Forgive me, Father, for I have sinned.
At least, I’m planning to.
A decidedly gluten-full chocolate cake lies in wait in my oven at this very moment, and the ingredients for the chocolate frosting beckon to me from my mixing bowl.
Yes, a night of wickedness is in store.
I’ll regret it in the morning, but, you know, if I don’t make it until tomorrow morning, if my time should come in the middle of the night, I’ll be really glad that my last meal included this cake.
I wanted to surprise my husband with something special tonight, and I think this cake will be perfect. He loves this cake. It’s so moist and chocolaty and, surprisingly, not too sweet. Don’t get me wrong. It’s cake, so it has to be sweet. But it’s not tooth-achingly, cloyingly so like some chocolate cakes. This one strikes the perfect balance.
I wish I could claim that this is my own personal recipe, but I can’t. I can’t even pretend to have improved upon the original. I make it exactly as written, because it’s simply perfect that way.
Well, come to think of it, I have discovered one way to improve it, but it’s so non-invasive it probably doesn’t count. The very best way to make this cake is to increase the cake ingredients by 50% and fill 3 cake pans, then double the frosting ingredients. Result: an impressive 3-layer cake with an even more perfect cake-to-frosting ratio. Of course, this is only practical if you have lots of people to eat your labor of love. . .or if you don’t mind gaining 7 pounds in a weekend.
Since I’m only cooking for 2 tonight, I’m forgoing the extra layer and frosting and preparing the recipe as originally written. To give credit where credit is due, I should mention that I discovered this recipe by Ina Garten in Food & Wine Magazine at least a year ago, maybe more.
Please join me in my badness and make this cake too. Then we can feel rotten about our lack of self-control together.
Double-Chocolate Layer Cake
1 3/4 cups all-purpose flour, plus more for dusting
2 cups sugar
3/4 cups unsweetened cocoa powder
2 teaspoons baking soda
1 teaspoon baking powder
1 teaspoon kosher salt or 1/2 teaspoon sea salt or table salt
1 cup buttermilk
1/2 cup canola oil
2 large eggs
1 teaspoon pure vanilla extract
1 cup freshly brewed hot coffee
6 ounces semisweet chocolate
2 sticks (1/2 pound) unsalted butter, room temperature
1 large egg yolk
1 teaspoon pure vanilla extract
1 cup + 1 tablespoon confectioners’ (powdered) sugar, sifted
1 tablespoon instant coffee granules
2 teaspoons hot water
Preheat oven to 350. Butter two 8-inch cake pans and line with parchment paper; butter paper. Dust the pans with flour, tapping out excess.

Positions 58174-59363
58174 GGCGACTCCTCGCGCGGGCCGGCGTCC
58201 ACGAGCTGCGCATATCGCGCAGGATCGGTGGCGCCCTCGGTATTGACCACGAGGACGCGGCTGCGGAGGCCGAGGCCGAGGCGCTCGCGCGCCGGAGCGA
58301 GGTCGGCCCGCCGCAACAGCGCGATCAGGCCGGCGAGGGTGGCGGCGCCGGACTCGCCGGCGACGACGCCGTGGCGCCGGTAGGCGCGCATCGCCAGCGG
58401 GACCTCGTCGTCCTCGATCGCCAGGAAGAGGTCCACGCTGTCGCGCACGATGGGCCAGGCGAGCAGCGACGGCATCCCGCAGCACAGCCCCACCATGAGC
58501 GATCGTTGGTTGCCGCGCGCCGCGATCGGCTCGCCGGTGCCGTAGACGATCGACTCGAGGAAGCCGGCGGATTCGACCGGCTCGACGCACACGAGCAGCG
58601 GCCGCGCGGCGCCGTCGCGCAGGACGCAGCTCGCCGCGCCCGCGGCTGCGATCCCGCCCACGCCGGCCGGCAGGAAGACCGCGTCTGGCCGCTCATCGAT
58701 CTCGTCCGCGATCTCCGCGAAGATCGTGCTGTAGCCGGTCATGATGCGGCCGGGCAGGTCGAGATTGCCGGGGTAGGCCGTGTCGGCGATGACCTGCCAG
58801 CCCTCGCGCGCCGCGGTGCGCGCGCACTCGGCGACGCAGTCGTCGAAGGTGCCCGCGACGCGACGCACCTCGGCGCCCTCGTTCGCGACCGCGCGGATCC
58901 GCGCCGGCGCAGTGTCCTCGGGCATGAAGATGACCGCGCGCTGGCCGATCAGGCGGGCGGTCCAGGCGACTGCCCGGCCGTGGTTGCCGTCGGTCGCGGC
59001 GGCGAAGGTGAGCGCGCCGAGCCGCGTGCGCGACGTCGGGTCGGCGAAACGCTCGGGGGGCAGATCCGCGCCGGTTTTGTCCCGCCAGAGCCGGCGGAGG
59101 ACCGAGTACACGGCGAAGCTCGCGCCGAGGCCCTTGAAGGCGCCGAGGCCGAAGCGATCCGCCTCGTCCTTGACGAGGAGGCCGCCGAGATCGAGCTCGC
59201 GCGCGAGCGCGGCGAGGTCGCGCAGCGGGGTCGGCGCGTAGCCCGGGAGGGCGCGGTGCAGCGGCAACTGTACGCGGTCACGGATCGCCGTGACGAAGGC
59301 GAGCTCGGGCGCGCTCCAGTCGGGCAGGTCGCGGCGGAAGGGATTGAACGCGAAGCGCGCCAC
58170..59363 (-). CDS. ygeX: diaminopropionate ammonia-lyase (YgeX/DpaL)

(I now skip the parchment paper step because I have really high quality nonstick cake pans. If you do choose to use parchment paper, please note that it is not the same thing as wax paper.)
In an electric mixer fitted with a paddle, mix flour, sugar, cocoa powder, baking soda, baking powder, and salt at low speed. In a medium bowl, whisk buttermilk with oil, eggs, and vanilla. Slowly beat into dry ingredients until just incorporated, then slowly beat in hot coffee until fully incorporated.
Pour batter into prepared pans. (It will be quite thin and runny. Don’t be alarmed.)
Bake for 35 minutes, or until toothpick comes out clean. (Be careful not to overcook. The oven in our new place runs hot, so I checked it after 31 minutes, and it was already done. Consider checking yours early too.)
Cool cake in pans 30 minutes, then invert on rack to cool completely. Peel off parchment paper (if using).
Microwave chocolate at high power in 30-second intervals, stirring until melted. (Obviously, you can also do this on the stove, as I prefer. I’m wary of microwaves.) Set aside to cool to room temperature.
In an electric mixer fitted with whisk attachment, beat butter at medium speed until pale and fluffy. Add egg yolk and vanilla and beat for 1 minute. At low speed, slowly beat in confectioners’ sugar, about 1 minute. In small bowl, dissolve instant coffee in 2 teaspoons of hot water. Slowly beat coffee and cooled chocolate into butter mixture until just combined.
(Note: absolutely do NOT mix coffee and chocolate together before adding them to the butter. Your frosting will be lumpy if you do this. As they say, ask me how I know.)
Set a cake layer on a plate with flat side up. Spread 1/3 of the frosting on top. Top with the second cake layer, rounded side up. Frost the top and sides of the cake. Refrigerate for at least 1 hour before slicing. (I always skip the refrigeration step and never have any problems, but you’re free to do as you please.)
The frosted cake can be refrigerated for 2 days. Let stand for 1 hour before serving.
Note: If you’d like to put your cake on a cake stand or other platter and you care about the final presentation, slip strips of wax or parchment paper underneath the edges of the cake all the way around before frosting it. Then, when you’ve finished frosting, carefully pull away the pieces of paper. Like this:
I found this tip a long time ago, and it works like a charm.
Well, my cake is out of the oven now, so I’d better get moving. Adieu!